“Excuse me, but what on earth are you doing up that tree at this stupid hour?”
It occurred to me I should make some type of response. Of course, how should a grown man, sitting on a tree branch 30 feet above the ground at three AM respond? I was of the opinion there was no good response to make.
“Um. Reliving my childhood?”
I knew from her facial expression, my wife was not happy with that answer, and I should give her a better answer before she took a saw to the tree trunk.
“I needed to get outside.”
“Like when you walk?”
“I don’t really know, I just…” Sometimes it was hard to explain why I did anything I did. “I had to get outside. I couldn’t stay inside.”
“You couldn’t take a walk? You’ve taken them before. At this time of day.”
That was true. I’d left the house at three AM more than a few times in the past eight weeks. I’d taken walks that lasted two hours or more.
“I didn’t want to scare you any more.”
That was the truth, really. I knew she worried about me walking, especially before dawn. She worried if I’d come back, or if I’d end up dead by the side of the road somewhere, or mugged, and beaten, and left to die.
“I figured if I stayed in the yard, you wouldn’t worry so much.”
What else could I say? I knew it was nuts, sitting in a tree at 3 AM. Normal people didn’t do that. Normal people got up at five or six, then got ready for work. Normal people got in their cars, and drove to work. Normal people sat at their desks, or in their office cubes, and worked all day long.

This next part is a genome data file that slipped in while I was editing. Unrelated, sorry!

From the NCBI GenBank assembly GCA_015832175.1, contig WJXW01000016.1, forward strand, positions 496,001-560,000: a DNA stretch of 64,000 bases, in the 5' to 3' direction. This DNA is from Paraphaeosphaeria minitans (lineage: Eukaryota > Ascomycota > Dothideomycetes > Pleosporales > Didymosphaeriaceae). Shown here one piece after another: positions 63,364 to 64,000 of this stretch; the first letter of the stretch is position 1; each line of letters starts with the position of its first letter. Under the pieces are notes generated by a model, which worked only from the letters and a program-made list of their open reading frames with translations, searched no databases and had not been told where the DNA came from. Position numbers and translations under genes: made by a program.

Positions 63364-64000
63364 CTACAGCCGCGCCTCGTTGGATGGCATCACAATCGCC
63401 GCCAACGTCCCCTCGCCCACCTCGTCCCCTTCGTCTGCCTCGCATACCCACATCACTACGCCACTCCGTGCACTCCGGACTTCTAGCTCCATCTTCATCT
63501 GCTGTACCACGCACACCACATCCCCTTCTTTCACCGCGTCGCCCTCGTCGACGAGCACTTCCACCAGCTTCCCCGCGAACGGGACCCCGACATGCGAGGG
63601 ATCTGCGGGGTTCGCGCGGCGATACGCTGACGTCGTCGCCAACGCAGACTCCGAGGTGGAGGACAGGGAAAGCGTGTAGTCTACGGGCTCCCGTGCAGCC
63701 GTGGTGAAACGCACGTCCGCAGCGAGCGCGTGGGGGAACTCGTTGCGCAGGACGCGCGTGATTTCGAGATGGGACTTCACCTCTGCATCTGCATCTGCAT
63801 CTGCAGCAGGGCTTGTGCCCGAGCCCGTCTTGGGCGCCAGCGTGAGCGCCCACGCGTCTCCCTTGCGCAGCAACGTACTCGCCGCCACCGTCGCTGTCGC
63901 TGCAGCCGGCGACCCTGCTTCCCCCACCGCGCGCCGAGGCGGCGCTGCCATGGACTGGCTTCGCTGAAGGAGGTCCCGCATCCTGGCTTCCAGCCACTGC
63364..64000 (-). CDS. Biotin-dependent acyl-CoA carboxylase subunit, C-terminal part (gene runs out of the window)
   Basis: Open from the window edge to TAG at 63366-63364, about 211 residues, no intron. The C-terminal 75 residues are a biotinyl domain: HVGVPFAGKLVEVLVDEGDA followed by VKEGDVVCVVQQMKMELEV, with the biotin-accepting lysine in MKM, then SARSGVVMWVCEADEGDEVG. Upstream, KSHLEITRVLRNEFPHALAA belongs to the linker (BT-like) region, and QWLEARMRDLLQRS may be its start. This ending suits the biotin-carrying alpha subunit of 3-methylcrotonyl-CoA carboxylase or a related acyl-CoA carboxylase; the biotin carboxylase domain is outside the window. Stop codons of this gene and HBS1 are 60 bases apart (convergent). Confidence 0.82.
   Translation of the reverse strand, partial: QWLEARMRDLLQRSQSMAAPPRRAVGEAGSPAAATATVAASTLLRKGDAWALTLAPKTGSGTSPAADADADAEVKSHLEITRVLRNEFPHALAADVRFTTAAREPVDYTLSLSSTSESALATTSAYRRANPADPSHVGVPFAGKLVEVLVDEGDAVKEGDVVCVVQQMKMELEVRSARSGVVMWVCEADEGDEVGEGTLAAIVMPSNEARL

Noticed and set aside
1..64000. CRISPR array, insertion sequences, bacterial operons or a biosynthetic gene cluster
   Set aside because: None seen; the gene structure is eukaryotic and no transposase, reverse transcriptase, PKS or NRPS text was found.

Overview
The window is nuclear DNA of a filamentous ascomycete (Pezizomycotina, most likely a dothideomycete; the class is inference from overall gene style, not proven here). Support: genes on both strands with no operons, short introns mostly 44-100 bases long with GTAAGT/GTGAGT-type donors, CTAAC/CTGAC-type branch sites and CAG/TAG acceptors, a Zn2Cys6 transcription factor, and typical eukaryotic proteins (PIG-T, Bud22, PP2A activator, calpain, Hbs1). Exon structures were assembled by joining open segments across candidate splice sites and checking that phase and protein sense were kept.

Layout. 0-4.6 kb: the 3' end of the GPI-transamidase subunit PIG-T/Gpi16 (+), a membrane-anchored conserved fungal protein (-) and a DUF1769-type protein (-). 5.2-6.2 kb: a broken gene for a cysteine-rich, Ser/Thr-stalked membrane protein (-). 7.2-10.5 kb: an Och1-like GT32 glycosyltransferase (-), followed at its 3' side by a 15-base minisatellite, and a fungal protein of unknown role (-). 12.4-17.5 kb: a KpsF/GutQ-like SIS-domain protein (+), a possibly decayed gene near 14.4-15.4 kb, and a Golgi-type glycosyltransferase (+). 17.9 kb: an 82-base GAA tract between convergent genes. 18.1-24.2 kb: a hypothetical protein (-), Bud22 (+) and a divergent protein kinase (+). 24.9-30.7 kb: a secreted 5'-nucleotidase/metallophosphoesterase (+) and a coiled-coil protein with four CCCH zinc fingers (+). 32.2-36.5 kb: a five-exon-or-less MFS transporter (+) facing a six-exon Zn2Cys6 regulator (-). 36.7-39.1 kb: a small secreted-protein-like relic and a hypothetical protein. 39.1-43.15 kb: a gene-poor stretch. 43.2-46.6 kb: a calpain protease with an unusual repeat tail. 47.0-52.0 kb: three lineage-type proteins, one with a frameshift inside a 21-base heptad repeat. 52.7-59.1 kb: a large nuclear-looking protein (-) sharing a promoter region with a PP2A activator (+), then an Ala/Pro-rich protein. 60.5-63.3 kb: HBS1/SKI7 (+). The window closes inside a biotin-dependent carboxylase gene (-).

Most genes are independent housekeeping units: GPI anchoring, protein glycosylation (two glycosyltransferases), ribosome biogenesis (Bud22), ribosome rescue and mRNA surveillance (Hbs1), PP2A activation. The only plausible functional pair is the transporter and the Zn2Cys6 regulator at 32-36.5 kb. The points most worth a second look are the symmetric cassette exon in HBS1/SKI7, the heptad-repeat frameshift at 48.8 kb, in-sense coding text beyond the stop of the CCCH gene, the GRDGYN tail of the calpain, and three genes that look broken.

For eight weeks, I’d watched them. Every morning. I’d watched them drive to work. I’d watched her drive to work. And then I sat at home, feeling like everything was wrong and broken. Like I was. Broken.
When I did things at stupid times, no one could see me. No one could watch. Everyone was asleep, and wouldn’t be thinking, “What’s he doing? Why isn’t he at work?”
“So, you think climbing a tree at this time of day means I won’t worry?”
“I’ll come down.”
She shook her head. “No. Stay up there. Just let me know when you have to climb a tree.”
“I’m OK. You know that. I’m OK.”
“I know.” She waved at me, then went back inside.
I’d have cried, really, I would have. But after eight weeks, I didn’t have any more tears. I knew she’d go back to bed, but she wouldn’t sleep. She’d worry about me. Even though I’d told her I was OK.
I wanted to tell her I would be OK. But in that tree, 30 feet off the ground, at three AM, I knew I couldn’t, because I honestly wasn’t sure I’d ever would be.